The number 42 is the meaning of life if you asked anyone in the UK what that number meant to them. In the United States of America the number 42 is synonymous with just two men and one of them is about to call a day to his ring-laden career.
I am getting to that age where some of my heroes that I have followed for my whole life watching a sport have called it a day. Heck very few of them are still around. You get new heroes and new loyalties but they’ll always be a select few who you’ll love and admire. That list for me is never slender and includes Alan Ball – a Pompey hero, Ayrton Senna – a Formula driver who no fear and immense skill, Jorge Posada – a New York Yankees catcher who showed that heart and hard work can overcome a lack of natural talent, Kurt Warner – a man who showed that even when things look bleak showed that you can still achieve your dreams and Joe Paterno. Yes whatever has happened hasn’t changed my opinion on him.
So we get to today and another one of the guys that I openly rooted for has called a News Conference for Saturday morning (10 EST) to announce that he is calling it a day. He’ll play out the season but that will be it. It is not a surprise in any way, shape or form – he is 43 years of age and he would have retired last year had it not been for a freak injury but it will signal the end of an era.
Sport is so often about opinion and emotion. Is Messi better or Ronaldo? Is Pele the greatest ever or was Maradona? Was Senna better than Schumacher? I could go on but there are so many questions and so much debate. One question though results in the same answer from an overwhelming majority of people who follows the sport of baseball – ‘Who is the greatest closer of all time?’ and the name that’ll come from their lips will be that of Mariano Rivera.
The kid who learned how to pitch using a milk carton as a glove in a sleepy fishing village in Panama came from very humble backgrounds to become the greatest at his position a sport had ever seen. When you earn the nickname ‘Hammer of God’ you must be doing something right and Mo certainly did something right. It wasn’t his greatness though that made me root so hard for him. He played the game with a smile on his face and the amount of times I ever saw him openly emotional count be counted on one hand. He knew that you can’t win them all and that at times you be suffer painful defeat but he took it all in his stride.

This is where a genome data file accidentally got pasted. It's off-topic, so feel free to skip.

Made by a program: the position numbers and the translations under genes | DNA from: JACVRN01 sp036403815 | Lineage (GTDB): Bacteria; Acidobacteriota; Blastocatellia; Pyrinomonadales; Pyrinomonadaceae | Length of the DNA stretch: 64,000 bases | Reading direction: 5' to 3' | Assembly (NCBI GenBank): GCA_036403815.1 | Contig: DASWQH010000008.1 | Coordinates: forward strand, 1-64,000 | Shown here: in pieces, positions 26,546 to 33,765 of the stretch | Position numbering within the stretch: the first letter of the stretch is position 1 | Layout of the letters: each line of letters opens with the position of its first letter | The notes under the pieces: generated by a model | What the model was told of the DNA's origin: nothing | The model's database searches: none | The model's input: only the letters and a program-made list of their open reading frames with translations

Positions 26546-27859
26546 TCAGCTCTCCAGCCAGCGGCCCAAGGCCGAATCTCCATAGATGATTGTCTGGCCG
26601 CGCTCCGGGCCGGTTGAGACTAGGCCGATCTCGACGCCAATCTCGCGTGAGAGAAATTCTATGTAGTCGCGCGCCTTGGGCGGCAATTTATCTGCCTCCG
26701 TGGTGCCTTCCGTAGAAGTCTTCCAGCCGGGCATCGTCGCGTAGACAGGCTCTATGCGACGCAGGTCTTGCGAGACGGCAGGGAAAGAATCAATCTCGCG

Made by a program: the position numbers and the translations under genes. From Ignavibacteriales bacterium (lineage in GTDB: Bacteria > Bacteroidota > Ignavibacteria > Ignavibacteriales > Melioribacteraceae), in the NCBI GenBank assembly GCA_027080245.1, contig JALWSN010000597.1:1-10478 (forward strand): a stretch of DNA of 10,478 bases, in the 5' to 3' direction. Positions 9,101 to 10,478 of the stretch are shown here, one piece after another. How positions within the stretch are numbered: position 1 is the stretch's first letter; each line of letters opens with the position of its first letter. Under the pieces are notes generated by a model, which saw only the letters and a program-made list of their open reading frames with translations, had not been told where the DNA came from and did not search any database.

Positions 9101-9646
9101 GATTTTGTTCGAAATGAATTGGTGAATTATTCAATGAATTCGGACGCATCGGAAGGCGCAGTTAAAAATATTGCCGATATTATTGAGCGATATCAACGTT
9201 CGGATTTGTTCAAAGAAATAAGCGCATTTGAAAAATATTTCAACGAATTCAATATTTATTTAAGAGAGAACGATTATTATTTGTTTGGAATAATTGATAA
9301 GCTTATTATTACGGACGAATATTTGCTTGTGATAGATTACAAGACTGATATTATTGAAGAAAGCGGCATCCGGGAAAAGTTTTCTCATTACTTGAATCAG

There was a strange sense of serenity watching him jog out to enter a game. ‘Mo will save us’ was the thought that every Yankee fan felt whilst the opposition fans – and players – used to think ‘oh (expletive)’. He pitched with just one main pitch – the cut fastball. Every opposition player knew what was coming and yet they still couldn’t hit it. It was one of the strangest things in sport – if you know what is coming next then you can adjust to it but with Mo you couldn’t. Life after Mariano will be interesting for any Yankees fan who has been privileged to watch him play.
However there is another part of history that needs to be said. When Mariano leaves the field of play for the last time at some point in 2013 the #42 will walk off the field for the last time outside of Jackie Robinson Day. In 1997 MLB retired the #42 to pay homage to Jackie Robinson who broke the colour barrier in 1947, which might just be the most significant moment in north American sport. Due to the Grandfather clause anyone who wore the #42 could continue to wear it until they retired. It is fitting that the last person to ever wear it will be a man who wasn’t just great but also a wonderful person and ambassador for the sport.
I will ensure I enjoy every moment of 2013 where Mariano is on my TV screen. It genuinely was a privilege to watch greatness and I’ll miss it like anything when he’s gone. I’m sure others will get a place in my heart in time but it has been many years since someone new got into my inner-love sports wise but I’m sure others will. For now though I’ll smile when I see #42 and enjoy what he has given me – smiles on my face and the sense that you can be great and yet be humble and all class – and that sums up the kid from a small fishing village in Panama rather well.
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